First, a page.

Ali Sethi opened his April 16 set at Coachella with an alaap, an intricate melody from Indian classical music. Next up was a folk song from Punjab, sung by generations upon generations of musicians, now reverberating alongside the music of some of the world’s top artists.
“I hope you fall in love, I hope it breaks your heart,” he sang in his silken voice, sending a ripple of energy through the crowd.
Sethi, suddenly, is everywhere. His tracks pop up in U.K clubs and on Disney’s “Ms. Marvel.” He’s been featured in Time magazine and has sold out shows in San Francisco and Boston. In Toronto, the audience threw thongs at him as he sang a ghazal, a verse in Urdu. And at Coachella, the crowd sang back to him in Punjabi and Urdu, the poetry and music of “Pasoori” evocative of a different time and space pulsating to a very modern beat.
The song’s melody is “kind of irresistible,” Sethi, 38, said in an interview this week, in between picking out sneakers for his next Coachella performance on Sunday. He acknowledges he was taken aback by its roaring success. “I knew this will be my first hit song, but I didn’t think it would be this wildly popular,” he said.
“Wildly popular” is an understatement. “Pasoori” — an ode to forbidden love and the tyranny of borders, sung with Pakistani Instagram star Shae Gill — has more than a half billion YouTube views. It was one of the most-streamed tracks on Spotify’s global charts and the No. 2 most-searched song on Google last year. It blends folk and reggaeton with strains of baglama, a Turkish string instrument, and has found a delirious fan base in archrival India — offering a rare respite from the drumbeat of caustic cross-border politics.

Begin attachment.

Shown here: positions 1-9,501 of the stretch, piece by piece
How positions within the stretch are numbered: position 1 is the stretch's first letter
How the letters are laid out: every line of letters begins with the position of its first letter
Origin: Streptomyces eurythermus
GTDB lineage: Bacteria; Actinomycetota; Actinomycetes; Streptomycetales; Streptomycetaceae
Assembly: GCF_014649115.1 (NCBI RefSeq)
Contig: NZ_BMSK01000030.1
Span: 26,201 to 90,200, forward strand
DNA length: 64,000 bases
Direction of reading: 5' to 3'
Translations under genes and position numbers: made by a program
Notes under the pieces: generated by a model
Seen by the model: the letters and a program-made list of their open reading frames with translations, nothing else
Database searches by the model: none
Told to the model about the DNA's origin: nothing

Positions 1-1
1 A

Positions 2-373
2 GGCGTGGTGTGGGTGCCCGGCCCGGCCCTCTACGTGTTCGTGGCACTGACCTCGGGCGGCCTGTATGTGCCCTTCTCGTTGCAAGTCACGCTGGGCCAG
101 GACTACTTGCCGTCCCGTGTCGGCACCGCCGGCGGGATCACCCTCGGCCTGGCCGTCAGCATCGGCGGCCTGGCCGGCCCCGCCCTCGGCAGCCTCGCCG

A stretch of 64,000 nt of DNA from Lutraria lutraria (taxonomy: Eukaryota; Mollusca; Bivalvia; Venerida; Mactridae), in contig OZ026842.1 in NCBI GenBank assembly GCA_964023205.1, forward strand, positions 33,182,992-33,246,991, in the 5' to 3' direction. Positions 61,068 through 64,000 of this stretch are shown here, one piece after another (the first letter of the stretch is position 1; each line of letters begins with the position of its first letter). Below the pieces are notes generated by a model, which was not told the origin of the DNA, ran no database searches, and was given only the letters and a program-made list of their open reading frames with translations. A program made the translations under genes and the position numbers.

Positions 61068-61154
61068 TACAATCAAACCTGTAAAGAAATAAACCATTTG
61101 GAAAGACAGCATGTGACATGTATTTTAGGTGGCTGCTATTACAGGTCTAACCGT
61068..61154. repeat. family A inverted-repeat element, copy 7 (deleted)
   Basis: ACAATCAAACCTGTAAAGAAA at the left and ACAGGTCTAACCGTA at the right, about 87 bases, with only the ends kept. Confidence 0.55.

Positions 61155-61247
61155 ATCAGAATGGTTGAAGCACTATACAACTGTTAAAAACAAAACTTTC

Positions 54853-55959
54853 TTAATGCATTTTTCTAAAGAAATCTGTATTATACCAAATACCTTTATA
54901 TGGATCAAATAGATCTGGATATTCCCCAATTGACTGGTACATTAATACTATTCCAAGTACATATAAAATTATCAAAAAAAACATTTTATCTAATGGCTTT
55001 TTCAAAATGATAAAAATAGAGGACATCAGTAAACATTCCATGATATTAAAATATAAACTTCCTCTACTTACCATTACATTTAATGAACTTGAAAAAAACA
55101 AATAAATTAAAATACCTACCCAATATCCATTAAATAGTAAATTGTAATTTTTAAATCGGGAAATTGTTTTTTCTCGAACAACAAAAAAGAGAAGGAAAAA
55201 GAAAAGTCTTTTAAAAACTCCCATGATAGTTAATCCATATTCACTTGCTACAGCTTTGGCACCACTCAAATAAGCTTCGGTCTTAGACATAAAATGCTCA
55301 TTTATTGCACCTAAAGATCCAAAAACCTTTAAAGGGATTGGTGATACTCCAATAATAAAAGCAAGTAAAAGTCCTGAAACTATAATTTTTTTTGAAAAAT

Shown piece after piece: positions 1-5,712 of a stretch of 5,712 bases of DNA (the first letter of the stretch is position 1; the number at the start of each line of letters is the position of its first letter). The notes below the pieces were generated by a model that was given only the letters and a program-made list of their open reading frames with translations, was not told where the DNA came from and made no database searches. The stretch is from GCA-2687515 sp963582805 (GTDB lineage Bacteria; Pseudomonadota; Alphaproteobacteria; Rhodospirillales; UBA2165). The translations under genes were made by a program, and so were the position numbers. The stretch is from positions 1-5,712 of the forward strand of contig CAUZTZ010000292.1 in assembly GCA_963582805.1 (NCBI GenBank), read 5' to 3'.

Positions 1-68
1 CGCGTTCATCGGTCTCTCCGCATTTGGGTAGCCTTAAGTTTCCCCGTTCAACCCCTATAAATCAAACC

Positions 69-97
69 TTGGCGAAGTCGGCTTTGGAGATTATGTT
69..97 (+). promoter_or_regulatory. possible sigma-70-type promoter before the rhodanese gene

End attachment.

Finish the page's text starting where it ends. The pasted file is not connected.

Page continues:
Many fans have told Sethi that “Pasoori” has allowed them to “connect with what they think of their ancestral culture in a way that other things, like religious lessons or political ideologies, have not. That’s, for me, the most rewarding thing to hear.”
Just as exhilarating, he said, is the global reaction. “I love the magic of connecting with people who may not know what I’m saying in [a local dialect], Hindi or Punjabi, but who are connecting at the level of melody or the vibe.”
It’s a typically meditative answer from someone whose growing international stardom is both exceptional and unusual. Pakistan is a conservative Muslim nation where fundamentalists often target musicians for what they see as blasphemy, despite the country’s rich history of devotional Sufi and folk music.
Sethi, however, grew up in a prominent liberal family in Lahore. His parents were journalists and politicians; his sister is an actor. He graduated from Harvard University, majoring in South Asian studies, and wrote a novel before dedicating himself to music.
What followed was a “backbreaking apprenticeship.” He studied classical Indian music for a decade, training in the genres of khayal, thumri and ghazal. He learned from two virtuosos — ghazal exponent Farida Khanum and Ustad Saami, the last known master of a 13th-century music tradition. And his music, from his base in New York, builds on this history to create a hybrid form that has proved irresistible to audiences in the age of TikTok.